SpaceX showcased the company's flown Dragon space capsule at an event jointly hosted with Tesla Motors in Washington, D.C. on Feb. 10, 2011.
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A depiction of the SpaceX DragonLab™ - a free-flying, fully-recoverable, reusable spacecraft capable of hosting pressurized and unpressurized payloads.
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Dragon Spacecraft in a Hangar
Credit: Brian Attiyeh/SpaceX
The Dragon spacecraft is mounted on a fixture in the hangar at Cape Canaveral in Florida.
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Red Dragon May Go to Mars
This still from a SpaceX mission concept video shows a Dragon space capsule landing on the surface of Mars. SpaceX's Dragon is a privately built space capsule to carry unmanned payloads, and eventually astronauts, into space.
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Dragon Capsule Earth Descent
This still from a SpaceX video shows the company's Dragon space capsule firing thrusters during a powered descent as it aims for a vertical landing at its launch site. The plan is part of SpaceX's vision for a completely reusable rocket and spacecraft.
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Dragon Cargo Ship Approaches the International Space Station
A SpaceX Dragon cargo ship approaches the International Space Station in this artist's illustration.
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Artist's Illustration of SpaceX's Dragon Space Capsule
An artist's illustration of SpaceX's Dragon space capsule in Earth orbit.
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SpaceX's Dragon Spacecraft Passes Big Drop Test
Space Exploration Technologies (SpaceX) successfully droped its Dragon spacecraft from 14,000 feet in a high-altitude drop test to check its parachute and splashdown systems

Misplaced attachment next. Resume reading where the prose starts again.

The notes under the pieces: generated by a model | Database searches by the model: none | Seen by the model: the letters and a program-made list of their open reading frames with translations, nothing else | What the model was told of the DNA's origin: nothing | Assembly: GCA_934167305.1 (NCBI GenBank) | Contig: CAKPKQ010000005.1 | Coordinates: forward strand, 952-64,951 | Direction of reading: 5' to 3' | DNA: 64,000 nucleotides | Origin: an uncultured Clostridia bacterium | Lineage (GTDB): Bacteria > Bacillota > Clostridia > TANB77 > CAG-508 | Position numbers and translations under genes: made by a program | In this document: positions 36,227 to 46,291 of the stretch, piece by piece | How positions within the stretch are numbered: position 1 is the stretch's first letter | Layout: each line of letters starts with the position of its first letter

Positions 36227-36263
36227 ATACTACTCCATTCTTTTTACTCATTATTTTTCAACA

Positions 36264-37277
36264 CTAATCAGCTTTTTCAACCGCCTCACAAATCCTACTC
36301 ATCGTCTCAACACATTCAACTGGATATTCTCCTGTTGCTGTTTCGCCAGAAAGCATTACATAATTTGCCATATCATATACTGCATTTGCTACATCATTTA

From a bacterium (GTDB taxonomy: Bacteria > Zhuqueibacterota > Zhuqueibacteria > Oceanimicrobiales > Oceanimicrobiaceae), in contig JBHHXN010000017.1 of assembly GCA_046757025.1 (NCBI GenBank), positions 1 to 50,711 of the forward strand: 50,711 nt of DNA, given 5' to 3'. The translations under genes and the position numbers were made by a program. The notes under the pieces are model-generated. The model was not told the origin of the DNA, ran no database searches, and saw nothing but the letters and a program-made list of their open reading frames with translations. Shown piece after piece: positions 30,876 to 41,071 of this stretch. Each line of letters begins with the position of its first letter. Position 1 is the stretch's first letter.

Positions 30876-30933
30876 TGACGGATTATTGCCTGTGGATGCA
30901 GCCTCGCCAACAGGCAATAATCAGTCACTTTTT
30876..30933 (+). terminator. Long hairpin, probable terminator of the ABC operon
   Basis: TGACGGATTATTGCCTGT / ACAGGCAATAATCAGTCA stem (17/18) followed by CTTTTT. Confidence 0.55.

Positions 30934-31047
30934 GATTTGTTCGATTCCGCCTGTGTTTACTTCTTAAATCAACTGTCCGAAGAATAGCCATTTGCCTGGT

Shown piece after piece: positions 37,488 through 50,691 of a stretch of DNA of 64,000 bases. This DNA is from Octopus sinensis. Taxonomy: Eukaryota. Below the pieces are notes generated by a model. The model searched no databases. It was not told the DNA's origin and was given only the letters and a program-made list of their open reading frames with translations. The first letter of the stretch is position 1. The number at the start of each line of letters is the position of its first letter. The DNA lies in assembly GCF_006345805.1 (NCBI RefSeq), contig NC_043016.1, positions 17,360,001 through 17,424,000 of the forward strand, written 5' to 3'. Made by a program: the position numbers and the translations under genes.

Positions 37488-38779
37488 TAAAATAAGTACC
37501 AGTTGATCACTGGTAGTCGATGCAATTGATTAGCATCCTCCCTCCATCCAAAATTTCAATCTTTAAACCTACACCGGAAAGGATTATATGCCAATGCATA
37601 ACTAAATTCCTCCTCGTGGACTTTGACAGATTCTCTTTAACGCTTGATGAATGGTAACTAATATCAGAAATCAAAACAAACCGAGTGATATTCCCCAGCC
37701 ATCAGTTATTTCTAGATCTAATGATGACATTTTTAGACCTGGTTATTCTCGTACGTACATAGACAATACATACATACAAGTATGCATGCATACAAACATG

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Dragon in Space
This animation still depicts SpaceX's Dragon crew and cargo spacecraft on a mission to the International Space Station.
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Dragon Qualification Unit
The Dragon qualification unit being outfitted with test Draco thruster housings. Depending on mission requirements, Dragon will carry as many as eighteen Draco thrusters per capsule.
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Engineering Model of the SpaceX Dragon Capsule
The engineering model of the SpaceX Dragon capsule is to be on hand for public viewing at the Air and Space Expo.
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SpaceX's Dragon Flight Vision
SpaceX depicts its Dragon spaceship's space station flight in an animation still.
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Dragon Spacecraft Re-entering Earth's Atmosphere
This still from a SpaceX animation depicts an unmanned Dragon spacecraft re-entering Earth's atmosphere ahead of a planned splashdown in the ocean.
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SpaceX's Reusable Rocket: Three Steps
These three stills from a SpaceX video depict the three components of a planned fully reusable rocket launching system, including a first stage (left), second stage (center) and crew capsule.
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Dragon Crew and Cargo Capsules
An artist's concept of SpaceX's Falcon 9 Launch Vehicle and Dragon crew and cargo capsules.
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How SpaceX's Dragon Space Capsule Works (Infographic)
Credit: Karl Tate/SPACE.com
A look inside the SpaceX Dragon capsule and its Falcon 9 rocket.
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Dragon Spacecraft Thermal Testing Preparations
Credit: Roger Gilbertson/SpaceX
In a SpaceX clean room in Hawthorne (Los Angeles) California, technicians prepare the Dragon spacecraft for thermal vacuum chamber testing. The open bays will hold the parachutes. NASA has given us a launch date of Nov 30, 2011 for Falcon 9 Flight 3, which will send a Dragon spacecraft to the International Space Station (ISS) as part of NASA’s Commercial Orbital Transportation Services program.